ST. GEORGE — Intermountain Healthcare announced Thursday that it is changing the name of Dixie Regional Medical Center to Intermountain St. George Regional Hospital.
The name change will be effective Jan. 1.
In a report on St. George News, the head administrator of the hospital said during an afternoon news conference that the name change is coming about not because of what the word “Dixie” means to those in St. George, but because of what it means to those outside Southern Utah.
Cloward confirmed that the name change was in the works long before the current revisiting of names, symbols and statues dedicated to figures around the Southern Confederacy and slavery. There have been some calls to remove the “Dixie” name from sites in Southern Utah in past years, amplified more recently since the death of George Floyd in Minneapolis in May, which spurred Black Lives Matter protests. There have also been protests by those against the removal of the “Dixie” usage in Southern Utah.
“This topic has not only come up for months but years,” Cloward said. “This is something we haven’t taken lightly. We know the word Dixie has tremendous meaning for those who lived here.”
The hospital in St. George was opened at its original main location at 400 East in 1952 as Dixie Pioneer Memorial Hospital, named for the first Latter-day Saint missionaries that settled that settled in the St. George area in the 1850s.
Hospital administrators also cited the overall effort by the hospital’s parent company of Intermountain Healthcare to rename hospitals based on their geographic location. Such was the case when a little further north, Valley View Medical Center was renamed Cedar City Hospital in 2015.
The area’s growth and that of the hospital itself got its first name change in 1975 to Dixie Medical Center. Further growth necessitated the addition of the word “Regional” to the name in 1990 and a much larger main campus on River Road in 2003.
According to the Washington County Historical Society, the area was nicknamed as “Utah’s Dixie” after LDS President Brigham Young recruited 38 families from the Southern United States to plant cotton in the region.
Outside the region, the word “Dixie” has become synonymous with honoring the Confederate States of America, which attempted to secede from the United States over President Abraham Lincoln’s drive to end the slavery of Black Americans.
It is that connotation that hospital officials said has caused problems when trying to recruit staff and build the hospital’s reputation nationally and globally.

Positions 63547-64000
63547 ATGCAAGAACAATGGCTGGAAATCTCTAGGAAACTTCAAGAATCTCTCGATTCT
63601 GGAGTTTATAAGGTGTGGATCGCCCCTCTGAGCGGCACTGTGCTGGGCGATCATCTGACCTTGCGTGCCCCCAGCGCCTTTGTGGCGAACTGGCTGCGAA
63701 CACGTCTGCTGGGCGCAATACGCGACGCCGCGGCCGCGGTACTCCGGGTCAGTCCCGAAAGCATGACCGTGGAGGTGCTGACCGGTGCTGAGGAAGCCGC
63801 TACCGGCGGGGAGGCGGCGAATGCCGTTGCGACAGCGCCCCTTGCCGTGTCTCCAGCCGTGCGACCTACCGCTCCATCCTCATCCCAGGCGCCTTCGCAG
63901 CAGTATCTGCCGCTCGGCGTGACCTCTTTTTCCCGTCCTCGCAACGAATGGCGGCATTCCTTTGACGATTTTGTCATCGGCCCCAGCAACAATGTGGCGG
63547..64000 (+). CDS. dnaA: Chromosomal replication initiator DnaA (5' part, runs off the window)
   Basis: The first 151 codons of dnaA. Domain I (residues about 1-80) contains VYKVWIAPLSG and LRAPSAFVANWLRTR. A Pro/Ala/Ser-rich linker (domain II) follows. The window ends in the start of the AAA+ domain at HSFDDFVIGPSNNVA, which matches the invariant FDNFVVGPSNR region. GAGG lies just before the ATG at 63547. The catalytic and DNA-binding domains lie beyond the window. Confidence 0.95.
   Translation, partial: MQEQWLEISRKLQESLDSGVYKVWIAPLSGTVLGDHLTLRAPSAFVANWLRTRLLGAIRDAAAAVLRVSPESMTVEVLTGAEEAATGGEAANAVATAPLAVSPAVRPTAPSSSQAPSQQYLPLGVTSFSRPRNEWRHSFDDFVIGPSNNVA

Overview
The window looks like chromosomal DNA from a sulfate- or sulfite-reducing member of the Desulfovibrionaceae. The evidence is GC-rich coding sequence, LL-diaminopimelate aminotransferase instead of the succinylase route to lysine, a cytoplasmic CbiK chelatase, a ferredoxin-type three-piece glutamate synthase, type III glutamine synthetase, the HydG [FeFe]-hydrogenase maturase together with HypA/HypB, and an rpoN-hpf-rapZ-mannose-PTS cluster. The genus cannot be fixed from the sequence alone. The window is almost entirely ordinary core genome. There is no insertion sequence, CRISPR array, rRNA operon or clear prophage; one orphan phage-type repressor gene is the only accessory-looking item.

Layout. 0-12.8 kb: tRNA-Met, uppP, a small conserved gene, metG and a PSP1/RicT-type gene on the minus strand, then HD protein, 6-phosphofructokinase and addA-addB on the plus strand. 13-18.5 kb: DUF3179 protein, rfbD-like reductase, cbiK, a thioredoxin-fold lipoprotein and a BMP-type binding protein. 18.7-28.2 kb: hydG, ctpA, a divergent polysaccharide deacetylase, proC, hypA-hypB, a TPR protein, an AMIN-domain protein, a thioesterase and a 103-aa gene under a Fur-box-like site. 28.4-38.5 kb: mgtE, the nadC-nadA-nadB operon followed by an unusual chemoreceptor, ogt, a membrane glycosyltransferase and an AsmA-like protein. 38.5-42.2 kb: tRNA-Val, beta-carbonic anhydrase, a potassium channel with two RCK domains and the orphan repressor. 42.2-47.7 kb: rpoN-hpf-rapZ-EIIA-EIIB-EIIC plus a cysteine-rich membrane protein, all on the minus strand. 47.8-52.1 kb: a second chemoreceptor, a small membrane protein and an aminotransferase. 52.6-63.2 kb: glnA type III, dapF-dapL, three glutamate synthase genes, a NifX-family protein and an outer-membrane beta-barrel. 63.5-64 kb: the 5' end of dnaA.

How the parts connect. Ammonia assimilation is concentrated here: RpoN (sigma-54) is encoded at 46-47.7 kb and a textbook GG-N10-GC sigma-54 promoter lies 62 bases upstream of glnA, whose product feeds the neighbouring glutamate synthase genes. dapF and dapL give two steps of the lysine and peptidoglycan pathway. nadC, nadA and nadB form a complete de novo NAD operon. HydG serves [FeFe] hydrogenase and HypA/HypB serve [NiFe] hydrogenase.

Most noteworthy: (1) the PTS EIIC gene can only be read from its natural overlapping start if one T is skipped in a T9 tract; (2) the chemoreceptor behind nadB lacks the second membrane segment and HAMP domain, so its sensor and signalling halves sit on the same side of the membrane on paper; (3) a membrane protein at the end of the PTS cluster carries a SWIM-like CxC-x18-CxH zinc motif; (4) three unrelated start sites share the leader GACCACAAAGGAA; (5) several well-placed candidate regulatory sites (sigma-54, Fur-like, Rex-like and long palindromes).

The name change won’t be overnight. Some red tape, including with federal Medicaid programs, as well as just the physical changes to signage throughout both the River Road and 400 East campuses, mean the Dixie Regional name will at least live on through the rest of 2020.
“As I stepped into the role, I had a chance to meet with physicians as we recruited them. Some are coming for the first time, and occasionally I would speak with physicians (that asked) about the name,” said Dr. Patrick Carroll, medical director of the hospital. “Using the St. George name provides clarity and will aid in recruitment.”
“We have a checklist,” Cloward said. “There are a lot of boxes to check.”
Cloward wouldn’t disclose the cost of the name change, other than to say it will be done as “efficiently and as economically as possible.”
“That’s one of the great things is the name St. George has gained wider recognition,” said Chadaz, who is also president of Heritage Bank and the developer behind Entrada in Ivins City. “There’s going to be some great synergy that will benefit the hospital and the city.”
As a private entity, the hospital doesn’t necessarily answer to a voting public or politicians. However, Brian Chadaz, the chairman of the Board of Trustees of Dixie Regional, said he has met with St. George Mayor Jon Pike and reached agreement on the St. George name being to the benefit of both the hospital and the city.
The hospital administrators said the decision to remove “Dixie” from the hospital’s name is strictly a hospital-related decision.
“There’s a lot of entities in the area that are small businesses and they’re going to have to make their own decision,” Chadaz said. “For some, they may keep that name. They are free to choose.”